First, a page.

Light Field Photography Offers a Path to Re-focusable Photographs

A new research development offers the potential to re-focus a photograph after it has been taken and provide a use for the higher and higher pixel resolution that sensors are capable of.
Researchers at Stanford University have developed a way to refocus photographs after they have been taken. The technique involves placing a special filter in front of the image sensor that breaks the image up and allows the camera to record a lot of the extra information that is encoded into the light coming from a scene but which conventional photography and its capture methods ignores.


The image if taken formally


The image processed for a near focus point


The image processed for a far focus point

The research team comprises Ren Ng, Marc Levoy, Mathieu Bredif, Gene Duval, Mark Horowitz,  and Pat Hanrahan has been investigating ways of using the extra dimensions of data encoded into the light. The technique allows them to retrace the rays of light coming into the camera and from this recompute things like focus.


The test camera


The back with filter in place

Camera lenses focus on a particular plane and have a depth of field that is the area in front of and behind this plane that also appears to be in focus. The size of the depth of field depends on the lens focal length and on the aperture used to take the picture. Wider apertures (with a smaller f-number, such as f2.8 or f4) produce a shallow depth of field whilst smaller apertures (with larger f-numbers, like f16 or f32) produce a larger depth of field. Ng, et al’s technique enables an image captured with a shallow depth of field at f4 to be recomputed to place other objects at different planes in the image to appear in focus as if the image was captured at an aperture of f22.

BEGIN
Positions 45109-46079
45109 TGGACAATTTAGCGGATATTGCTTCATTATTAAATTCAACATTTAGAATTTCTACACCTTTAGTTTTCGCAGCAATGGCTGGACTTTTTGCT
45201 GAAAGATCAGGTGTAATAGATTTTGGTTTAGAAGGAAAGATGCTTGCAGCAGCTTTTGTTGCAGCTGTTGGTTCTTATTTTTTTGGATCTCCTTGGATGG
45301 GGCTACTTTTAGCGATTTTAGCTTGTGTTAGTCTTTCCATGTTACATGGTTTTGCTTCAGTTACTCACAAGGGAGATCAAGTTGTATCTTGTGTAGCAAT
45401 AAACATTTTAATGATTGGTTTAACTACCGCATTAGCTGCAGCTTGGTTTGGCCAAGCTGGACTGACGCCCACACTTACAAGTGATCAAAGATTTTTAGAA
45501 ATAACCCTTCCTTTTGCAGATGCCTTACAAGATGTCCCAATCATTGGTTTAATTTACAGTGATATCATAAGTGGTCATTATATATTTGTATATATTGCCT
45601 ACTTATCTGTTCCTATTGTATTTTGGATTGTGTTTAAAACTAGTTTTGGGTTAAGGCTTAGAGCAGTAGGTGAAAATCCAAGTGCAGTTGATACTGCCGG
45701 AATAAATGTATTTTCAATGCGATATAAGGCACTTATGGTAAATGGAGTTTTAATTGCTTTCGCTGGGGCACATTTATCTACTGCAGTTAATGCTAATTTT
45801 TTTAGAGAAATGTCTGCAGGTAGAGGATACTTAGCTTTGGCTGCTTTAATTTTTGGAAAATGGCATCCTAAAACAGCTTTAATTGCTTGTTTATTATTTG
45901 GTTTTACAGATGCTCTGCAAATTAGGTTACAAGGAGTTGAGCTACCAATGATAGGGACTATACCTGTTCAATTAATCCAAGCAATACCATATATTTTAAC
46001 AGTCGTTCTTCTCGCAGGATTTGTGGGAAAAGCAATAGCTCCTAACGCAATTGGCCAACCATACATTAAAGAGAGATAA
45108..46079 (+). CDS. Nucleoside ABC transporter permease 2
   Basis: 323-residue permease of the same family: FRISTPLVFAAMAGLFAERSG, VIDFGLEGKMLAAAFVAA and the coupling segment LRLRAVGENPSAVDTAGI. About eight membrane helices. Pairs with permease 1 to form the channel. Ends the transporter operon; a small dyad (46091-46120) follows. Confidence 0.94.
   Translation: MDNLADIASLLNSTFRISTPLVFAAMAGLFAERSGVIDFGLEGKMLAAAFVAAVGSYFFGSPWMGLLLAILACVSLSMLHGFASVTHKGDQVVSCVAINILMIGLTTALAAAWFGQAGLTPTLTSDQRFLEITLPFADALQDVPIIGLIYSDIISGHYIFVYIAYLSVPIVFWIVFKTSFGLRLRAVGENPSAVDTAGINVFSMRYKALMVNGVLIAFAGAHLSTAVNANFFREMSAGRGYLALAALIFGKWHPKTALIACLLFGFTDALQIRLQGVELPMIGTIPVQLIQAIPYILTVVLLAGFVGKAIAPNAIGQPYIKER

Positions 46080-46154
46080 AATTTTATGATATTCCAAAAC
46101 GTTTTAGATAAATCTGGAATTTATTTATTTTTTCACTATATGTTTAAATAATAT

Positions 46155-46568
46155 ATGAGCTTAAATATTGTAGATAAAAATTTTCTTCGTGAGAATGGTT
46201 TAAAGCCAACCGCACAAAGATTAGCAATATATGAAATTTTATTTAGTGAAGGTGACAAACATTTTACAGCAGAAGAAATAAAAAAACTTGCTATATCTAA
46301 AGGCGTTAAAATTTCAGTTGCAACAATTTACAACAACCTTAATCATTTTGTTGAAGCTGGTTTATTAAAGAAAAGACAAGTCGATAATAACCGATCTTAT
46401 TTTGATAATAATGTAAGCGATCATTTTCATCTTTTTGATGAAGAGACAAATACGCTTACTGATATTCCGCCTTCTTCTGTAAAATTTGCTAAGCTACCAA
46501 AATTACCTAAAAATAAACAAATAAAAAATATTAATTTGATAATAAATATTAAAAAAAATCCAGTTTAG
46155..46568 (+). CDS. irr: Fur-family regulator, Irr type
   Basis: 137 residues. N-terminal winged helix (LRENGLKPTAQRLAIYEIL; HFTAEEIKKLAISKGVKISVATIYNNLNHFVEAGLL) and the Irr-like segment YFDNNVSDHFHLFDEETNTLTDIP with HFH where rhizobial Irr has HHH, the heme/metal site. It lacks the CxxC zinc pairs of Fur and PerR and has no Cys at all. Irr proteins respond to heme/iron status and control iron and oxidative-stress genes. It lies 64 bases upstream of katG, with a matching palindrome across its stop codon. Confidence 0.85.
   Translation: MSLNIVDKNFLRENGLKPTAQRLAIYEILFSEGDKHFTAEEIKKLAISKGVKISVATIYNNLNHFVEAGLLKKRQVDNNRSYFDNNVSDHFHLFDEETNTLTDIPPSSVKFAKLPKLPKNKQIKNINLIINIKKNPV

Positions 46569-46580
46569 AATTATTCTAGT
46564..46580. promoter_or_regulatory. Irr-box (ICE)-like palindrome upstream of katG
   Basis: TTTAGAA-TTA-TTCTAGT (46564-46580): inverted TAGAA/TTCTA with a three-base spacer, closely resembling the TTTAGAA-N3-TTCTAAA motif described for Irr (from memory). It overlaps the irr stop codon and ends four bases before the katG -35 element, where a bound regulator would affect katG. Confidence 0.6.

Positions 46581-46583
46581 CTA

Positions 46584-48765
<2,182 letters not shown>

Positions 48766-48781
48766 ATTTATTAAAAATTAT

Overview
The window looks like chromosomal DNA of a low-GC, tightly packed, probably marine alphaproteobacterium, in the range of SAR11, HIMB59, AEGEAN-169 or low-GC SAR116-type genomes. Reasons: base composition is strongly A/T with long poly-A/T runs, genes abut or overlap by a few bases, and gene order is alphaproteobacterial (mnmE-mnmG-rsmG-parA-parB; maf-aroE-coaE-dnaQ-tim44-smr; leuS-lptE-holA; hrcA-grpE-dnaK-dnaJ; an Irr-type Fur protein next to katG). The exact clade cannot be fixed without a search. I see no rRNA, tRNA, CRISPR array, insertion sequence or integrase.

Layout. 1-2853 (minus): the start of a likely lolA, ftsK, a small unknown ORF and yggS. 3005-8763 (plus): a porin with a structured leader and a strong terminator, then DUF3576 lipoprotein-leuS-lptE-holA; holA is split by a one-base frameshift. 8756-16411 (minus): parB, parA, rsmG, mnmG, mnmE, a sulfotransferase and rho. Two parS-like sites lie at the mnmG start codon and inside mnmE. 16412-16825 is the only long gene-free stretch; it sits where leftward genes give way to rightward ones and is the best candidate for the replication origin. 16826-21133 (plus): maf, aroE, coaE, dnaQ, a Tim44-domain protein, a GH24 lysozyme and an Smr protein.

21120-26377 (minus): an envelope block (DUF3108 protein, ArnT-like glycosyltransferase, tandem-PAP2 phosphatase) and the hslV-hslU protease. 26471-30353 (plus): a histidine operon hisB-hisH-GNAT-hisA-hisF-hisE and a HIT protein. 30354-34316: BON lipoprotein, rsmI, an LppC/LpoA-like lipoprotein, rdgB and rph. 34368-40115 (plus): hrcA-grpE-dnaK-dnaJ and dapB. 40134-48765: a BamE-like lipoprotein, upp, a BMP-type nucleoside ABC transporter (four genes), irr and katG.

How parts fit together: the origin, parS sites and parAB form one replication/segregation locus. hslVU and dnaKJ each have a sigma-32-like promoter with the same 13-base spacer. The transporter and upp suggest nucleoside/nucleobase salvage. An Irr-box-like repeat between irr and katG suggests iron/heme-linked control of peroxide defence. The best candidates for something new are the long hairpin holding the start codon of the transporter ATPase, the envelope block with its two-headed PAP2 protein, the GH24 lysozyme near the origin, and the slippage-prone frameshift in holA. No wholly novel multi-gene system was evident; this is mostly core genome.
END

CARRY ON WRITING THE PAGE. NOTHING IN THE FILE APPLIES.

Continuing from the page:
The down side of the technique is that multiple pixels of the camera’s sensor are used to generate each pixel of the final image. So in the prototype system they are using a 4000 x 4000 pixel digital back, with these pixels grouped in 12×12 pixel blocks. So the 16MP camera takes 300×300 pixel images. The amount that you can refocus is determined by the resolution of these blocks of pixels, the 12×12 used producing the f4 to f22 improvement in tests. Note that in theory it should have been the equivalent of f45 but minor inaccuracies in the system reduced this by a factor of 2.


What was seen in the viewfinder


Refocused to a near point


Processed so that it is all in focus

It should be noted that as well as recomputing focus the same methods can be used to allow a recomputed point of view or the extraction of 3D data. This has been demonstrated by the team in a macrophotography situation.

The light field research points to a real, practical use for the increasing resolutions of digital image sensors. Somewhat higher resolution than the test setup’s 16MP would allow the technique to be applied to video footage, providing the sensor could be read fast enough. Still higher resolutions would allow higher resolution output images. An obvious beneficiary would be in sports photography where a wide aperture is needed for higher shutter speeds to freeze the action, but results in shallow depth of field and the focus sometimes not being where you want it to be.

Photography is a long way from having run its course of what technology can offer.

More information including a highly technical paper can be found at the link below:
http://graphics.stanford.edu/papers/lfcamera/AC

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  1. bonjour,
    It seems very interresting,
    I’m working (in France) in the 3D lenticular images

    my question is :
    is it possible to find, in the internal data of your machine, the way to deform a plane picture,
    in order to make a 3D picture (with the opportunity to calculate a few -ie 59- different multi-stereoscopic pictures…

    thanks

    fv*
    (hautrelief.fr)